A recent study on the status of the biodiversity of forests in southern Myanmar found that large carnivores, tigers, leopards and dholes, as well as their major prey species, are under threat. Industrial crops have fragmented forestry. The
solution to maintaining land interconnectedness has not been possible due to a lack of government policies, difficulties to draw borders and disagreements between authorities and local communities.
Southern Myanmar has suffered from a decline in biodiversity like much of the globe. The effect of anthropogenic pressures is threatening this once richly diverse landscape. Unfortunately, declines in biodiversity are higher in South East
Asia in the tropical regions.
The Lenya reserved forest is part of the Tanintharyi region, making this one of the largest continuous forests in South East Asia. Despite protections since 2004, failures of management and implementation meant it was eventually dropped in
A recent study looks directly at the Tiger (Panthera tigris) which has joined the ICUN red list as a result of poaching and prey loss, Leopards (Panthera pardus) that now only remain in two landscapes within Myanmar and the
Dhole (Cuon alpinus) whose distribution is unclear.
These large carnivores are incredibly important as they are usually indicators of ecosystem health, suggesting their prey and the food of their prey are numerous enough to support the wider ecosystem needs. Any removal or addition of top
predators can propagate down food webs causing patterns of abundance or decline of the biomass among the next trophic level (Mulder et al., 2012).
‘A recent study looks directly at the Tiger (Panthera tigris) which has joined the ICUN red list as a result of poaching and prey loss.’
The predominate prey of these large Carnivores includes the wild pig (Sus scrofa), Muntjac (Muntiacus spp.), Sambar (Rusa unicolor), Gaur (Bos gaurus) and the Banteng (Bos javanicus).
Using infrared camera trap data that spanned a period from 2016 to 2018, they counted the occurrence of large predators and prey to better understand factors such as human disturbance, landscape variability and prey distribution.
The results found tigers are more abundant with an increase in their key prey Gaur and areas furthest from villages. Leopards have little influence on prey distribution, possibly due to their broad diet of arboreal primates, which the study
did not account for.
Both predators were positively associated with dense forest areas, possibly due to the higher mammal communities in these primary forests.
These findings indicate that further conservation efforts target the predators we are enamoured with and the large ungulates they predate upon, including supporting habitat management programmes. The long-term survival of carnivores here is
linked intrinsically to the presence of their prey species and wider habitat management, low prey abundance is likely to continue to be an issue without the recovery efforts of large ungulates.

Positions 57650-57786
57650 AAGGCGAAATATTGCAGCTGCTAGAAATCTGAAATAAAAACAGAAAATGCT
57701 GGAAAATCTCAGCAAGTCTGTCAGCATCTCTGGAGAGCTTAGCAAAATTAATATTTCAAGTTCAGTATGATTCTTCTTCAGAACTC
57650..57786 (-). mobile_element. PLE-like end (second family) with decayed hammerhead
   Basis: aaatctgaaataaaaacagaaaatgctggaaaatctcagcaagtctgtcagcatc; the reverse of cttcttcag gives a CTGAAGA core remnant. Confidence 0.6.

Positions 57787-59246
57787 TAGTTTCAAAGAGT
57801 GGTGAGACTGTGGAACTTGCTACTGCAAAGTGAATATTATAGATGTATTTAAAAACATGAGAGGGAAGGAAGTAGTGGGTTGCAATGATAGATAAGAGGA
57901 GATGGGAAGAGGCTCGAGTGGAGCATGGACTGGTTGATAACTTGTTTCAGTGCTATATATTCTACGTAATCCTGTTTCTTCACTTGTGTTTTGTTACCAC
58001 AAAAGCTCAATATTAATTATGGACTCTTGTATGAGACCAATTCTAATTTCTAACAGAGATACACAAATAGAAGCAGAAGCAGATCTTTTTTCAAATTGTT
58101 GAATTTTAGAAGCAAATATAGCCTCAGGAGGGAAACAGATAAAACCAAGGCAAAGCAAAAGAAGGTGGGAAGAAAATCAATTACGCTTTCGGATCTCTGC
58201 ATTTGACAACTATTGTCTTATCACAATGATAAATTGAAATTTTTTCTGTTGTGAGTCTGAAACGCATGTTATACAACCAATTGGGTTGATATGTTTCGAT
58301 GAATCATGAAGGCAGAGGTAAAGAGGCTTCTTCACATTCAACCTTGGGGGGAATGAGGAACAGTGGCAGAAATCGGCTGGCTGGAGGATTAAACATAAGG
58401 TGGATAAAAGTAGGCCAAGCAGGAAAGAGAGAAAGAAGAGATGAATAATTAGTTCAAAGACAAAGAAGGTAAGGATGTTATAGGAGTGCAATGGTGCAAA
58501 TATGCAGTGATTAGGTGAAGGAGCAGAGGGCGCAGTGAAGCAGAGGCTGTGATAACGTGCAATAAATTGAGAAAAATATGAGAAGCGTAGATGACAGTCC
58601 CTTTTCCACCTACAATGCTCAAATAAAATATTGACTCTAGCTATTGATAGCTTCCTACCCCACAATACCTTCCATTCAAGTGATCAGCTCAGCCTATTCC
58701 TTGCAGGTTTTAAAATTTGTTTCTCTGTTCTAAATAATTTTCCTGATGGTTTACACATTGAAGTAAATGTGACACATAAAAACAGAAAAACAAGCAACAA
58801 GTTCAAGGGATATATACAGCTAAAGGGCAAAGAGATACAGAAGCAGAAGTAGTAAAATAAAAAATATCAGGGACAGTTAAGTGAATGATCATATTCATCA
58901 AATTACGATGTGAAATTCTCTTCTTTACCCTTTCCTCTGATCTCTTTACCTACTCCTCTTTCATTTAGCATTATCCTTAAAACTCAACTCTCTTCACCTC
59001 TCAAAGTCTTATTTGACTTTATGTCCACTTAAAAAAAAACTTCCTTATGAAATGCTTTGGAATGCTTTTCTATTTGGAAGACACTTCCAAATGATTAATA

‘... predators were positively associated with dense forest areas.’
The study detected hunting in roughly 4.4% of the detections, including extensive snaring predominately in the south of the study area and recreational hunting has yet to be quantified. A formal conservation management programme needs to be
established to address threats of forest clearance and illegal hunting of threatened species.
It is clear that the Lenya forest is vital for the survival of enigmatic species like the tiger, leopard and dhole. The latter are categorised as ‘Endangered’ in the IUCN Red List- despite this status, little is known about dholes. The
social animals live in packs of 3 to 20 adults and can be found across Asia.
Dholes rely on tall grass to prey, which may be why dholes seem positively impacted by the total number of prey but there was no clear association with forest type of landscape variability. Previous studies (Charaspet et al., 2019, Karanth
& Sunqist., 1995) have found dholes prefer large prey like Sambar deer.
Still, this study found they predate on smaller-hooved mammals potentially indicating a decline in their populations. However, hunting has been put forward as another cause of this decline.
‘…dholes prefer large prey like Sambar deer.’
To study results identified the lack of protection of prey animals as a serious threat to the survival of carnivores, tigers, leopards and dholes. The gaur is an important prey associated with an increase in the tiger population, but
poaching of these cats is still an ongoing concern. Monitoring and conservation management are needed.
Featured Image: Davidvraju / AdrianRanasinghe / Charles J. Sharp | Wikimedia Commons
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Mulder, C., Boit, A., Mori, S., Vonk, J.A., Dyer, et al. (2012) Distributional (in) congruence of biodiversity–ecosystem functioning. In Advances in ecological research,
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